The Kichwas, inspiring encounters
First of all, let’s make a difference in terms, because it can get confusing:
- Quechua is not just a well-known brand of sportswear, but the language spoken in Peru, Bolivia and northern Argentina and Chile.
- Kichwa distinguishes the language spoken in Ecuador (to complicate matters, we also use the term Quichua), northern Peru and southern Colombia.
These two languages of the same family differ in their use of vocals.
Now, if we’re talking about the people in general in Ecuador who speak this language, we’d say Kichwa.
A nationality of immense diversity
The Kichwa are one of the country’s 13 indigenous nationalities. They are found both in the Andes and in Amazonia.
However, the Kichwa are made up of several sub-groups whose customs differ, particularly in terms of dress. Their cosmovision and festivities linked to the solar and agricultural cycles are what unite them. The best-known are the Otavalos and the Kayambis.
Their communities are imbued with principles worth noting, which can serve as inspiration at a time when the values of solidarity are gaining ground.
- Minga: working together for the benefit of all
- Ayni: a principle of reciprocity in community mutual aid
- Sumak kawsay: living well together, with respect for the environment, for overall harmony. A holistic concept that you’ll experience through experiences like the pamba mesa, the festive sharing of communal food.
Kichwa festivities are linked to the end of natural cycles, otherwise known as the solstices and equinoxes. This is how we honor what conditions human life and agricultural rhythms.
The best-known is the Inti Raymi, or Festival of the Sun, at the summer solstice, when sowing begins. Colla Raymi corresponds to the autumn equinox, and honors fertility. Then comes Kapak Raymi, on the winter solstice, the time of germination. Then comes Paukar Raymi, on the spring solstice, the time of flowering.
Read more on these traditional festivities.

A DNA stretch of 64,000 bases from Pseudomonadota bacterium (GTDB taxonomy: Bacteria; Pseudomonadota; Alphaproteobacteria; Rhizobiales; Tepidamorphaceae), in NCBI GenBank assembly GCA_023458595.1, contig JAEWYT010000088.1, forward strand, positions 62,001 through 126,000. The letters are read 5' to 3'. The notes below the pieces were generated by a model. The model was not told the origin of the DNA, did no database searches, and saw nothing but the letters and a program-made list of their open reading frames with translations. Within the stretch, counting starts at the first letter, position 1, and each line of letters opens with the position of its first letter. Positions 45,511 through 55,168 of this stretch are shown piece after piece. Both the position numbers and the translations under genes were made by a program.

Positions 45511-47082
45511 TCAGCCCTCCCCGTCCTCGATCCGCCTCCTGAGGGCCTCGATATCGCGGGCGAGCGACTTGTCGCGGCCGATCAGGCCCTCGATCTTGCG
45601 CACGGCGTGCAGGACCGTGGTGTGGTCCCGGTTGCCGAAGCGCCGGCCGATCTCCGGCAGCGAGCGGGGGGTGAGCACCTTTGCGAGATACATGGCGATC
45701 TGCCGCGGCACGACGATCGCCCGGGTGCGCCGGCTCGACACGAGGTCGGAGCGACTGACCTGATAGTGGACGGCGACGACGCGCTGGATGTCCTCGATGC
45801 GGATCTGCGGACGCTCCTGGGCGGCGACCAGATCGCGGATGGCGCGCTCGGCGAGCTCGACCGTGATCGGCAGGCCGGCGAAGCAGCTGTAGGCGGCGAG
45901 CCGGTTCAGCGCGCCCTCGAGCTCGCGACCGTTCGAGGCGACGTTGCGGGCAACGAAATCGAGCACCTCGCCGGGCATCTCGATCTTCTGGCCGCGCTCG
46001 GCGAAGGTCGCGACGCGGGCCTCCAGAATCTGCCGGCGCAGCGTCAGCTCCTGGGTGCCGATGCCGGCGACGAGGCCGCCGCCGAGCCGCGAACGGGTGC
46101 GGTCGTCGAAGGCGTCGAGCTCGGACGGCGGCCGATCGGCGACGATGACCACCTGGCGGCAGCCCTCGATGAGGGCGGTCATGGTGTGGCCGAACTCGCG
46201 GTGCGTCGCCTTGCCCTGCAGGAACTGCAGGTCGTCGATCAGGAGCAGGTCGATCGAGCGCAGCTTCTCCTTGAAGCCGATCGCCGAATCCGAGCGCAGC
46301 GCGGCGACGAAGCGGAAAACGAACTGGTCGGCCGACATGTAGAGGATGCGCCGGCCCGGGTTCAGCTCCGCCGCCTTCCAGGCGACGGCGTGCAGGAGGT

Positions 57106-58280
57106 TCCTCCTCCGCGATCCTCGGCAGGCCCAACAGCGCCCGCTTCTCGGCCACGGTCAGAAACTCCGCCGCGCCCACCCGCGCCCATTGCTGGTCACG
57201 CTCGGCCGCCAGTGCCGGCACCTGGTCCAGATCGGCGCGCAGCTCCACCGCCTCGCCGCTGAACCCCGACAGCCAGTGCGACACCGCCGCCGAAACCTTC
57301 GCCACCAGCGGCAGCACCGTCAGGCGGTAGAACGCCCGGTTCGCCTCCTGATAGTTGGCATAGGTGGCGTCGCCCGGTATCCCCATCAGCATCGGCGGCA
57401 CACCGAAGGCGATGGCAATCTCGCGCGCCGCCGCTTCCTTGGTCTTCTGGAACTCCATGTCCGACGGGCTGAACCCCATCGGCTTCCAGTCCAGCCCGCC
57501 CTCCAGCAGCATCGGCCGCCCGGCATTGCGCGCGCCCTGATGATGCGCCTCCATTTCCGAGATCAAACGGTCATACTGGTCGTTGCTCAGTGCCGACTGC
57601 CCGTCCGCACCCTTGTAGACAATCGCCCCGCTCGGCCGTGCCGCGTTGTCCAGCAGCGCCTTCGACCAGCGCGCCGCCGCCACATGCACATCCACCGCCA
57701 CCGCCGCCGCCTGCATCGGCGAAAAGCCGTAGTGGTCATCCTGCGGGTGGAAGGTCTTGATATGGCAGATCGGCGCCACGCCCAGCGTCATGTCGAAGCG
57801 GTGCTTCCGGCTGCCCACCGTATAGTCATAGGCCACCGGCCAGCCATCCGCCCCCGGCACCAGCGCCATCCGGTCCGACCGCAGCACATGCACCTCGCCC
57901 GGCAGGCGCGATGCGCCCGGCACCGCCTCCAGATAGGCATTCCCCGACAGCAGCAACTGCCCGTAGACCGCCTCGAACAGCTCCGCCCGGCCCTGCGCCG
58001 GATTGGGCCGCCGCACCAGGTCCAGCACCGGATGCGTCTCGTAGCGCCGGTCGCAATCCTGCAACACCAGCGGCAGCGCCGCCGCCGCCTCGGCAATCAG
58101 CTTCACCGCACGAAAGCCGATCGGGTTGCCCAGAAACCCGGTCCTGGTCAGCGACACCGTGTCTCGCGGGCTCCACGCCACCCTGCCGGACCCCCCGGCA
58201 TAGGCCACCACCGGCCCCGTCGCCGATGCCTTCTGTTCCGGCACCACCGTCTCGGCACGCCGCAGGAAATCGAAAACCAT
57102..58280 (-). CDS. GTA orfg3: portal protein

These so-called pagan festivals are not held in honor of deities, but simply of the vital energy that gives rhythm to life on earth. The spectacle of offerings and colorful garments is a moment of humility towards Mother Earth, the Pachamama, and sincere spirituality that should not be missed if you coincide with these dates.
Active traditional medicine
This people, so connected to nature, is not to be outdone when it comes to herbal medicine. Biodiversity is a major asset in Ecuador, so it’s easy to find the right plant for the right ailment. The number of traditional practitioners here is still very large, and we know herbalists who know how to recognize and use several hundred species of plants with a wide variety of medicinal properties.
We’re talking about remedies that have often been the subject of research to test their efficacy. Occasionally ask us to introduce you to one, but don’t tell your regular pharmacist!
The history of this people
If the history of these peoples intrigues you, we recommend :
- The Alabado Museum in Quito for archaeological finds from their ancestors, arranged according to the worlds of their cosmovision.
- The Mindalae Museum, with remarkable handicrafts from all the country’s peoples.
- The workshops scattered across the country, showing the liveliness of many of their craft practices, from fabrics to musical instruments.
Meeting them, even within their own communities, is easy. Exchanging ideas, taking a sincere interest in their worldview, listening to them, are rarer occasions.
We’d like to share these moments of true intercultural conviviality with you, by pointing out the places where we’ve had such experiences ourselves.